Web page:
Ich habe es geschafft!

I did it!

I am very sad and excited to say that I have done it. I finished my internship abroad and I am done with school for the rest of my life!!! This internship was not at all what I expected it to be back, when I found out about the German Red Cross in Duesseldorf and even when I spoke to my now, former supervisor. This was hands down one of the most mentally and emotionally difficult things I have ever successfully accomplished and I must say just how proud of myself I am.

                               The main shelter

My last week was so bittersweet, I was still all over the place (meaning, my schedule and at which shelter I was going to be at) but I ended up spending most of my last week at the main shelter where I spend a majority of my time throughout this experience. It was so hard and so sad saying goodbye to some of the residents and I even broke down in front of one of them.. But it was all because of how much I had learned from them, how loving and caring my coworkers were and how much Germany means to me personally. For my last team meeting that week, a really nice and beautiful breakfast was prepared as a goodbye to me and as a happy birthday to one of the Social Workers and one of the interpreters we work with as well. Gifts and hugs were exchanged and of course, I cried again!!! I wrote and read aloud my card from Buffalo to everyone and it was such a great day!

Picture of me and all of my coworkers and my Duesseldorf card 🙂

               Goodbye and birthday breakfast!

After I arrived back in New York and was a bit confused by all of the signs in English and was initially frustrated by people asking me at graduation, “how was Germany?”, I finally was able to reflect a bit more on my experience. There is so much I’d like to share but I would say that the biggest take away’s from this experience was the fact that I was able to do the very things I set out to do. Those things were for me to speak another language fluently enough to work in a Social Work role in another country and learn more about the immigrant and refugee population and to learn about them within the context of another country’s social welfare system. I could not have done these things without all of the amazing support and encouragement from the UBSSW faculty and staff, my family and my friends so, I thank all of you from the bottom of my heart for believing in me.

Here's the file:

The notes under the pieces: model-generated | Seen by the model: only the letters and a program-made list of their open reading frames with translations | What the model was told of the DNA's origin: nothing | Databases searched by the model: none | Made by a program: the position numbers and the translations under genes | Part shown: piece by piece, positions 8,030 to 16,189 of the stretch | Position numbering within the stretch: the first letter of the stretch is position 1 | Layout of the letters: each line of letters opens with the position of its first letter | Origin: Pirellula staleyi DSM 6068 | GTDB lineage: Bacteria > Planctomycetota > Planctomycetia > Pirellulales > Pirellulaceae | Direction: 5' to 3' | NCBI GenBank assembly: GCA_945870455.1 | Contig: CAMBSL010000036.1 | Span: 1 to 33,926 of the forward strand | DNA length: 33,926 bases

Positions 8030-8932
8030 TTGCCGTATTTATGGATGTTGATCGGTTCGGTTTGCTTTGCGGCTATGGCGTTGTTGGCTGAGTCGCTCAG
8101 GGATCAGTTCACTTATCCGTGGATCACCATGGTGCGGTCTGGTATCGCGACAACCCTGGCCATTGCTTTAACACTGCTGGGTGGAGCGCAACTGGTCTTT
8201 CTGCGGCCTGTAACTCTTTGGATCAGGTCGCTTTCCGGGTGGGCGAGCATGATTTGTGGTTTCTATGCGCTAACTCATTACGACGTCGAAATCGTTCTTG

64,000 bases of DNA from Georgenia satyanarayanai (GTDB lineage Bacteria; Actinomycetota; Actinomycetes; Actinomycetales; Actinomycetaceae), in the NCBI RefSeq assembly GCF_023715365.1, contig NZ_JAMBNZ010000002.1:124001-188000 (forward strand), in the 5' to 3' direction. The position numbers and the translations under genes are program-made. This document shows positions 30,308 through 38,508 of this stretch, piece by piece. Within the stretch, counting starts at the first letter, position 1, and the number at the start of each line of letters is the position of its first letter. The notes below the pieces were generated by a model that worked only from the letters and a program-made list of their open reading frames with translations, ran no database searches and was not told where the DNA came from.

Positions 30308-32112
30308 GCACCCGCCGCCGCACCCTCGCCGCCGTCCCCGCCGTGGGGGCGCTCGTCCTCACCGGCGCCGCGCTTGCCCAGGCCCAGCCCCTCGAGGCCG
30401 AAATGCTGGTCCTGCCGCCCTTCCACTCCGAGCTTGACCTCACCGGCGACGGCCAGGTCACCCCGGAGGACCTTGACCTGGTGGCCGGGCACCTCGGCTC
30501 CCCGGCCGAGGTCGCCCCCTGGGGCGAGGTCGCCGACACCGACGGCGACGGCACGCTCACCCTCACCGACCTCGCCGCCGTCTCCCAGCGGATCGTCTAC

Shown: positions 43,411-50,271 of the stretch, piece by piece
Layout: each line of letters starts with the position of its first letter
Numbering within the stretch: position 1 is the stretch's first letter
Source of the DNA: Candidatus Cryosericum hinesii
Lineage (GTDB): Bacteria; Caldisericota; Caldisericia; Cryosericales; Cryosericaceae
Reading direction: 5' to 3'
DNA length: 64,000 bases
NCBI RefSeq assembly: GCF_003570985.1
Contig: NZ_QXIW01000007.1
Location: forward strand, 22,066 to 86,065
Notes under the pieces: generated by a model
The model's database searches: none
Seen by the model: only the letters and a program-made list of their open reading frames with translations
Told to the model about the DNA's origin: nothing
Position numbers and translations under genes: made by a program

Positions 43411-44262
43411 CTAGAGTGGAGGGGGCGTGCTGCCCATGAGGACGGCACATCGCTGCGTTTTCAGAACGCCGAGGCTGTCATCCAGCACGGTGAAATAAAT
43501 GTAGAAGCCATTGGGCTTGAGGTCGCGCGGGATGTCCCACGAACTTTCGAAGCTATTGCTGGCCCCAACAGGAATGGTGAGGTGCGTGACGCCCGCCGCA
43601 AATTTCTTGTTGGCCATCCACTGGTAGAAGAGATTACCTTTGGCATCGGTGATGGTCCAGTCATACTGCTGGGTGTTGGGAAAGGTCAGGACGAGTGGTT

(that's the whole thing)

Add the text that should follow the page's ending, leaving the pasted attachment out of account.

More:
Having had this experience also meant something very important to me as a black female coming from a single parent household and from a family where I am the only one, now, who has a Master’s degree. I’ve never really realized how profound what what I was doing actually was until someone recently told me and it is such an honor to have set a new standard and set myself up on a different path than that of most of my family. It also feels good because most of my life, people have never expected anything great from me. They’ve always treated me less than and treated me as if I would just be another statistic. Therefore, I really look forward to what else life will bring me and I am so excited to continue working in an international setting/ with diverse populations! Thank you again, those who have come along for the ride. Take care and feel free to contact me with any personal messages about my experience!

Best regards,

Cherice Wallace-Hill


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